The Tepehua Community Center proudly opened the door to its Gymnasium at the end of July. The first week was very slow with only a few people. As weeks passed, more people came. “If you build it, (they) will come,” appropriately from the movie “Field of Dreams.” The purpose of the gym was to provide an alternative activity for youth hanging around the street corners of Tepehua inhaling or drinking their choice of passive suicide. All ages are coming to the gym, including women. The instructor, Carlos, is a professional whose earlier life echoed that of the boys; he lived their stories.
The Community Center has always been orientated to the whole family, but the recreation was always used by women and children because men would not come. The Center can now offer recreation that men/boys can enjoy as well as women.
At this point, the classes are free three times a week, because of a generous mentor who is paying for the professional’s time. The gymnasium will have to come up with a way to become sustainable. Once we get some more donations for equipment, sustainability should be the easy part.
There is a difference between weightlifting and gymnastics, one builds muscle mass and the other improves balance and grace. One aims at strength and the other perfection of movement. It’s easier to fail with gymnastics as the movements demand perfection to work, whereas weightlifting is a challenge that the body can overcome with much less time. The perfect mix of the two is required, obtainable balance and muscle tone, wherein lies therapy for a healthier mind.
The earliest reference to weightlifting dates to China’s Zhou Dynasty (1046 BC – 256 BC), but also Egypt and Greece, from artifacts found. Gymnastics started around 393 AD in Greece, the word derived from a Greek word meaning “to exercise naked,” which they did. (Tepehua doesn’t!!) The Romans, after conquering Greece, turned it into a more formal sport and used it to train their legions for warfare.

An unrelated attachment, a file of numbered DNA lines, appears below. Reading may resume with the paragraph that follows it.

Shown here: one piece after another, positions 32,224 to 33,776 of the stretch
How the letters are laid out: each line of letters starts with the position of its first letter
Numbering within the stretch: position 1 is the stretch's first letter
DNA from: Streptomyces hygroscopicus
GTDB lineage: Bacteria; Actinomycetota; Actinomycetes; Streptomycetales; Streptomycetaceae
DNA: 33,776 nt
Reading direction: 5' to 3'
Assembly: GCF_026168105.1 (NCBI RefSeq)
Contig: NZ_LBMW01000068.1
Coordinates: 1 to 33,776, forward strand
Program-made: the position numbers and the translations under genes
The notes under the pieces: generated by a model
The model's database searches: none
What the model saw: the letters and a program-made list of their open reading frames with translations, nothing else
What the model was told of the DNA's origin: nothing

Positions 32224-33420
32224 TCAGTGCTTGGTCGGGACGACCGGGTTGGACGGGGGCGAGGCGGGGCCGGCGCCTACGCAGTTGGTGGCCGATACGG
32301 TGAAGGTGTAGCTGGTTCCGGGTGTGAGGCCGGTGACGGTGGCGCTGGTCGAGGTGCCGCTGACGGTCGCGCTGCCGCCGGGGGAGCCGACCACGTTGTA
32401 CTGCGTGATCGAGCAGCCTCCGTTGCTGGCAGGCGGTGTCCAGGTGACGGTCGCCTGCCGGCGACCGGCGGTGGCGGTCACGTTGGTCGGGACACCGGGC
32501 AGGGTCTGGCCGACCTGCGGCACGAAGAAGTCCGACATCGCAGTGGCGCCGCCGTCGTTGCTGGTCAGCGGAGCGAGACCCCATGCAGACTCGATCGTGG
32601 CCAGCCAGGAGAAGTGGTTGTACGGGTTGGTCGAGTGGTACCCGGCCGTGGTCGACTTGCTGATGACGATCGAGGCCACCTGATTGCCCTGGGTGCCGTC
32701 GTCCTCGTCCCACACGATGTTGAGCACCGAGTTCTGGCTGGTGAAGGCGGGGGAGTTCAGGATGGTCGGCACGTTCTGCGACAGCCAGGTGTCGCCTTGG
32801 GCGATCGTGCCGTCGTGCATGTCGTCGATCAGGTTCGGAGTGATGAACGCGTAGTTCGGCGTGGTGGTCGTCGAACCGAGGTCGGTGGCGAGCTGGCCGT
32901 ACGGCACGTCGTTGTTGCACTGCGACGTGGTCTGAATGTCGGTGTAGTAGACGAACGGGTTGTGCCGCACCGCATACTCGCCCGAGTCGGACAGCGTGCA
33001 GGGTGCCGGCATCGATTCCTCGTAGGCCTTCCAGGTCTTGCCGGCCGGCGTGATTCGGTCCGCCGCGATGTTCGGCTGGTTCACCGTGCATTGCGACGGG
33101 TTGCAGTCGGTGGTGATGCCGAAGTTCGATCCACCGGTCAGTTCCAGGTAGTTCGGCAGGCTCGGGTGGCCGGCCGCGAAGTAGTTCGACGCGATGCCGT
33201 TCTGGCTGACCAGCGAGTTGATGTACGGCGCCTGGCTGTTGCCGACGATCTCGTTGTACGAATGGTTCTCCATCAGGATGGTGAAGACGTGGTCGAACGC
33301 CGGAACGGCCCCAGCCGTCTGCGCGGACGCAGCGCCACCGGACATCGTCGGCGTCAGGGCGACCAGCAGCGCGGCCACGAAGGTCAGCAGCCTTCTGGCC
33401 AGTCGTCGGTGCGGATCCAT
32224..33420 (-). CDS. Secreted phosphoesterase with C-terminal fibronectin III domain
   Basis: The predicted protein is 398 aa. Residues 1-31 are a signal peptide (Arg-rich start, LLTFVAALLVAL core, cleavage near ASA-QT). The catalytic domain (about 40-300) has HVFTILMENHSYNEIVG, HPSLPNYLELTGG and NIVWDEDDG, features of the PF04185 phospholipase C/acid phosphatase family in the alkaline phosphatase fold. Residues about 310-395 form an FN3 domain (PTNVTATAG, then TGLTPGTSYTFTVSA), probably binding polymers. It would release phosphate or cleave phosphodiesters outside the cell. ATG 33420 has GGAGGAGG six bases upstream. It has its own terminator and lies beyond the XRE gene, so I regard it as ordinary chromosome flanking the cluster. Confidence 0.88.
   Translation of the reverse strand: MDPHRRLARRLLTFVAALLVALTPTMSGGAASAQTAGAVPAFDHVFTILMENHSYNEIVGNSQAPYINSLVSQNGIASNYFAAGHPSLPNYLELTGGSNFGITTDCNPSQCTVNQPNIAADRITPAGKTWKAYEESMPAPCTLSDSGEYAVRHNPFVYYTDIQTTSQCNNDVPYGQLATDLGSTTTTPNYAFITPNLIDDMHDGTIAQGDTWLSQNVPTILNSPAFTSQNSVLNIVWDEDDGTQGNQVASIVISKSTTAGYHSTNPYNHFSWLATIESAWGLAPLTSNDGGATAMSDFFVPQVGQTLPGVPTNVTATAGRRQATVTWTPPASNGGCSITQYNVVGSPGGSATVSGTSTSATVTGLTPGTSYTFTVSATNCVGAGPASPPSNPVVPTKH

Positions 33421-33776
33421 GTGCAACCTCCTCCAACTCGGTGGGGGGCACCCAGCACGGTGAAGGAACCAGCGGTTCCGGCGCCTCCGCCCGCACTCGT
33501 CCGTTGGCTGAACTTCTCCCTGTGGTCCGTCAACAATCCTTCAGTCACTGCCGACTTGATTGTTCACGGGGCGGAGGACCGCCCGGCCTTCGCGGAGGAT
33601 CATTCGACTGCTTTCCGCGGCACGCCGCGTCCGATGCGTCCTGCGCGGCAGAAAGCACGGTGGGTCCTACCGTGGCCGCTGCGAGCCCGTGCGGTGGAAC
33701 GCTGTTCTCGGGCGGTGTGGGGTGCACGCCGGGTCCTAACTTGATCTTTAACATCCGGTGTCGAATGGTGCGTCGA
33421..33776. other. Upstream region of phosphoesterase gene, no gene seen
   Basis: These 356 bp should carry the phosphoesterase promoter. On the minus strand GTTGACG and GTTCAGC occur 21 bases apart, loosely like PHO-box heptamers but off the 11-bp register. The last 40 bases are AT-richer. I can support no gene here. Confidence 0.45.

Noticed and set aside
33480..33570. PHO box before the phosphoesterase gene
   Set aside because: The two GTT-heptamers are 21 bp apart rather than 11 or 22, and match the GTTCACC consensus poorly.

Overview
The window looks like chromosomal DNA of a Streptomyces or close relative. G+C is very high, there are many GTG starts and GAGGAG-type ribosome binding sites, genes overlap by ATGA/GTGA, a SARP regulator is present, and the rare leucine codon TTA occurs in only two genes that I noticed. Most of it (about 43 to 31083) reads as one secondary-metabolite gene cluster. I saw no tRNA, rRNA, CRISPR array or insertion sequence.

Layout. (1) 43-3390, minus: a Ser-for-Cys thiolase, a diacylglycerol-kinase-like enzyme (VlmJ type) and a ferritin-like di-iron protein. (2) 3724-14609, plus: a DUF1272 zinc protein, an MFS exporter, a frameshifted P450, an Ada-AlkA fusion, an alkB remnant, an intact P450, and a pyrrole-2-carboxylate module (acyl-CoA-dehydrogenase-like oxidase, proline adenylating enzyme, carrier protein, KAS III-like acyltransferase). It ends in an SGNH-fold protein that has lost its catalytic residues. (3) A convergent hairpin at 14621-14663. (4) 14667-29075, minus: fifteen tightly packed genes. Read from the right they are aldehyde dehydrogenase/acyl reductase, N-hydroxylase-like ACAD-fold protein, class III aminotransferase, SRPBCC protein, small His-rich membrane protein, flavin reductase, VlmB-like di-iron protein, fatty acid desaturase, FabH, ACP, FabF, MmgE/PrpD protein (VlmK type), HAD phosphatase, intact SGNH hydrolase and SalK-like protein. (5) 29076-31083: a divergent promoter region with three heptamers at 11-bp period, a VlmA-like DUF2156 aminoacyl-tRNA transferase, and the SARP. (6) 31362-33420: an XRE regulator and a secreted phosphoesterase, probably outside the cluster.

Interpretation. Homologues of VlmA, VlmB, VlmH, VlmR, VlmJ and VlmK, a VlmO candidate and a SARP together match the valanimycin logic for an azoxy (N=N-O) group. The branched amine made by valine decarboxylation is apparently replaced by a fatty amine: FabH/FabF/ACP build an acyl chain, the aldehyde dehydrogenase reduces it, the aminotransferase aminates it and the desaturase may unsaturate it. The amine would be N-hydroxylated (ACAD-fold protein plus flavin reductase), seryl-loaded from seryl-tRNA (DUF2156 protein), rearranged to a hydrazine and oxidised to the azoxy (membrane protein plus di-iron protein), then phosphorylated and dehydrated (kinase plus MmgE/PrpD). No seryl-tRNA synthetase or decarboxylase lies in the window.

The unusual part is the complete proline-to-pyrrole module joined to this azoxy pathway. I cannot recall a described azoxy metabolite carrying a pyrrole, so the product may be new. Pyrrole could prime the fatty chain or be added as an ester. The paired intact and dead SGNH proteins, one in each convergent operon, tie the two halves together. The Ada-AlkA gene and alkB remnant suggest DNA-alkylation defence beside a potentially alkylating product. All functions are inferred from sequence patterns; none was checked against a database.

In Japan they have taken weightlifting to another extreme in recent years, tying weights to the expanded part of the corpus cavernosum of the male urethra. To strengthen the muscle they even flagellate with bricks. Please do not call the author to translate, It’s an ‘ouch!’
Incarcerated men devised exercises for small places. Charles Salvador (alias Charles Bronson) was one such prisoner and even wrote a book on the subject, advocating not allowing your circumstances to waste your mind or body. Poverty is a little like incarceration, where vision for a future is small and opportunity non-existent.
Like most group efforts, you can change circumstances and create a door where there was none. The only failure is if you do not try.
MOONYEEN PATRICIA KING
Column: Profiling Tepehua
Settled in Mexico 13 years ago. The intention was to retire into the arts as a writer, poet and painter...that didn’t happen. Beneath the smiles of the peoples of Mexico there was such a great need for change, especially for the women and children of the barrios, Moonyeen has dedicated these years to change the face of this little corner of the world. The work done by the volunteers of the Tepehua Community Center is teaching that change is possible anywhere. Moonyeen was portrayed as “Woman of the Year,” also two Paul Harris Rotary awards for the work done at Tepehua. “Life in Mexico is very fulfilling. The Mexican people give so much more to us immigrants than we can possible return.